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8bit color nonsense
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  • The white curve represents a flatter profile in 8 bit where 2% is the limit compared with the red profile.

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  • @tida, it is almost what you said. But precision here is the percent change in Brightness per digital step.

    In my first message here I was talking about : 1/L(profile, Point). I dint take any gamma function saying Luminance was given in a linear mode,hmmm :-)

    For instance take the profile :Gamma2.2 in 8 bits : choose brightness of 2%. Lets calculate x on a scale of 256 that gives that brightness of 2%:

    (x/256)^2.2 =0.02 => x=256*(0.02)^(1/2.2)=43

    What is the difference (delta) of Luminance between 43/256 and 44/256 (1 digital step)?

    delta=(44/256)^2.2 -(43/256)^2.2

    and percent change is: delta/(43/256)^2.2= (44/43)^2.2 – 1=0.052=5%

    You can read it in the graph given by VK : 2% brightness gives 5% in the red 8 bit curve.

  • @hay I have the advantage of being on a mac, so I never bother setting REC709. There's no need. By calibrating my iMac monitor using the built in calibration tools from Apple - my color is almost dead on. And I hear the new cinema displays are even closer. Not many can afford the new Dolby reference monitors. (Dolby absorbed DVS a ways back.)

    As far as calibrating AE if you're on a Windows machine go to the monitoring section of this page.

    And to answer your next question, no it's never been an issue. What I see is what I get. I've never output something with this system and not achieved accurate color.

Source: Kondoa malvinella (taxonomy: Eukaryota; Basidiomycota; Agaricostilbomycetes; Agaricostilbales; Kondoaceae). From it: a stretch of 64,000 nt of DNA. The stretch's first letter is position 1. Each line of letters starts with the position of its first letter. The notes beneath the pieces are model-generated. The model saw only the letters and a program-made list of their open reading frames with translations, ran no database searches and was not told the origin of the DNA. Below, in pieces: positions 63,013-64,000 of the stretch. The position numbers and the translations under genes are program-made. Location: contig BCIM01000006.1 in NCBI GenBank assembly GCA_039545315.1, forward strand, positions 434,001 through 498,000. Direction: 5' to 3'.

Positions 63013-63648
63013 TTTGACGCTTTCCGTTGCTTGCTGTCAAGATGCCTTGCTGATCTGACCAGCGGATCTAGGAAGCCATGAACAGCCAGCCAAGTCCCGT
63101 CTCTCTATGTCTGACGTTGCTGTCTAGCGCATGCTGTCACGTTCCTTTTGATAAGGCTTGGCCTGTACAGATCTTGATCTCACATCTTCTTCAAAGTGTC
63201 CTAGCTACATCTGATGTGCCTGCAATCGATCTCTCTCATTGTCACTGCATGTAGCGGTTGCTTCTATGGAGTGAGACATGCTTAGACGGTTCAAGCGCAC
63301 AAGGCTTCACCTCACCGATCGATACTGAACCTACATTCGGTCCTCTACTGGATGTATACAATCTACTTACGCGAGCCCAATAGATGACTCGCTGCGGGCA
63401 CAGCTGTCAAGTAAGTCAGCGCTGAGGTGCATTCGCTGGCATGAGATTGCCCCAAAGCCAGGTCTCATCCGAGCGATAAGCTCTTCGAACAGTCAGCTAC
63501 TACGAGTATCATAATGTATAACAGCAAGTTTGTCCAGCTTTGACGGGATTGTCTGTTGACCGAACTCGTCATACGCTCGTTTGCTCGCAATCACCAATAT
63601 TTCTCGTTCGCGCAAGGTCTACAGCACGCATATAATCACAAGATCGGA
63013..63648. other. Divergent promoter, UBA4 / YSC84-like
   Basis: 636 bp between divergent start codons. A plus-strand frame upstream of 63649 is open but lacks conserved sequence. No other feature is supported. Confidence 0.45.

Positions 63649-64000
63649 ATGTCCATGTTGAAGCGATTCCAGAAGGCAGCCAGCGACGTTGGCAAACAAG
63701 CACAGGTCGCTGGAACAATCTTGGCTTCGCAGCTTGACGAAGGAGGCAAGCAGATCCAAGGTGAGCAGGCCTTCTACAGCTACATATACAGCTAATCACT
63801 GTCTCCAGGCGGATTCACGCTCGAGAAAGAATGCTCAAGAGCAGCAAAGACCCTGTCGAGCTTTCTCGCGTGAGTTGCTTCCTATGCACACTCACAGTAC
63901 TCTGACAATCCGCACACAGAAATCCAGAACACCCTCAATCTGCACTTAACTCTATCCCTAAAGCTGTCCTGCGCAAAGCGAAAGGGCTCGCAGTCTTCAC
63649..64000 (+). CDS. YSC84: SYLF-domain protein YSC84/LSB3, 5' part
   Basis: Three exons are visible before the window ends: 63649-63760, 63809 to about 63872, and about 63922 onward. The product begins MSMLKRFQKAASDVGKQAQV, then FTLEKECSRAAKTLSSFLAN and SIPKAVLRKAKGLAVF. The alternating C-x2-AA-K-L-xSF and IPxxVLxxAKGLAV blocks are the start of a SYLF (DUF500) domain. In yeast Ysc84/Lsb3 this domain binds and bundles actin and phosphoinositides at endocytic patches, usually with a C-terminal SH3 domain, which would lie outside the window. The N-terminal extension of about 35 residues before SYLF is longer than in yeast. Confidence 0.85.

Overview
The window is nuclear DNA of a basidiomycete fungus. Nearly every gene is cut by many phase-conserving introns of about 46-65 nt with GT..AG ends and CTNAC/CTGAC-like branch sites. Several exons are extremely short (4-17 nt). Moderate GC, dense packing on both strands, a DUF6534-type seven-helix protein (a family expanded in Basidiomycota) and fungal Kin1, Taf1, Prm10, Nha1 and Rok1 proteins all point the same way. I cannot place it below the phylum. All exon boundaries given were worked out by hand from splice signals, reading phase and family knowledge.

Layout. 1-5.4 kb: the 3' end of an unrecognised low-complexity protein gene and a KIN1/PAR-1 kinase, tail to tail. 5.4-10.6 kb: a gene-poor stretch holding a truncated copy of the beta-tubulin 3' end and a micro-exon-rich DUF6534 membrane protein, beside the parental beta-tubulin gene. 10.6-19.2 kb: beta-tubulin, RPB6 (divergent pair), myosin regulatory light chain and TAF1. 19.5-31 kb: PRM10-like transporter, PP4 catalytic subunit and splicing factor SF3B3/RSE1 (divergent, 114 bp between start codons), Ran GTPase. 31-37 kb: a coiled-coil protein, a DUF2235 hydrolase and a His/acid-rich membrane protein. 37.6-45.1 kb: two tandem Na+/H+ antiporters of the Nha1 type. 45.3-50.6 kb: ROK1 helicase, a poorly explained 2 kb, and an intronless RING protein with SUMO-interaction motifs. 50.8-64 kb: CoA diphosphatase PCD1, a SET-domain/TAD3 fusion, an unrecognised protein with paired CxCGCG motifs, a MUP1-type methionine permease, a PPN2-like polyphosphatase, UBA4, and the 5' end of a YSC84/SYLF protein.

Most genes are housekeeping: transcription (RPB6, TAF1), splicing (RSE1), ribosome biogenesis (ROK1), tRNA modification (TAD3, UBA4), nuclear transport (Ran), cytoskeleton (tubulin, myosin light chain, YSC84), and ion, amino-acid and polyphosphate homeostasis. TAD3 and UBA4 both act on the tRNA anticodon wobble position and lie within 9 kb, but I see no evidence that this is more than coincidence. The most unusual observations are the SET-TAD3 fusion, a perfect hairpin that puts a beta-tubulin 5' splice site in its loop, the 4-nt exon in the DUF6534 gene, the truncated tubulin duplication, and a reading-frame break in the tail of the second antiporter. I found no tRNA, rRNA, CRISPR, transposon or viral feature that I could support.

You don't transcode to 444. Just ingest Prores 422. but when working in AE work in 32bit, and export 444. It's very simple.

  • Isn't the discussion about simple mathematical problem of loosing information either if you round up/round off or using absolute values and you are allowed to do that in a certain digit region.

    For example you want to multiply and come back to same value by division. It's only allowed to calculate with one digit precision.

    round (value,digits)

    round(0.4 * 0.4, 1) = 0.2

    round(0.2/0.4, 1) = 0.5 (not 0.4 any more)


    Abs (1.5*1.5, 1) = 2.2

    Abs(2.2/1.5, 1) = 1.4 (not 1.5 any more)

    If you do not want to loose information you have to calculate with 2 digits precision but only display one digit.

  • Yes Vitaliy, interesting.

    That is what i was explaining in my last message: granularity comparing 2 profiles (in 8 bits): a flat one and a non flat one. You see in the graph (profile gamma2.2) at 0.1% brightness for 8 bit, granularity is 20. For another profile, a flat one granularity should be less at 0.1% brightness but more at 100% brightness (ie more than 1) but it is not so important since at 100% granularity is less huge.

  • EDIT: scratch this question, compressor cant do mts.

    "when transcoding mts to 444 with compressor, do you see any benefit to using a different file format than .mov? like "image sequence", ddp, h.264 for blu-ray or apple devices, etc?"

  • @ shian

    forgot to add: do you ever use adobe link for moving between AE and premier pro? or do you always use xml/aaf/edl?

  • @ shian

    how do you know in AE if you are in a rec709 444 prores workspace? i know how to work in 32bit float, but since i usually work directly with the mts files (which i assume are 4:2:0), im unfamiliar with checking/confirming AE settings following a 709 444 transcode via 5dtorgb.

    also, on 5dtorgb, have you ever selected "interlaced" for chroma mode? since gh2 footage is interlaced, wouldnt that be better than default for preserving fidelity of the hack? im happy to be wrong here!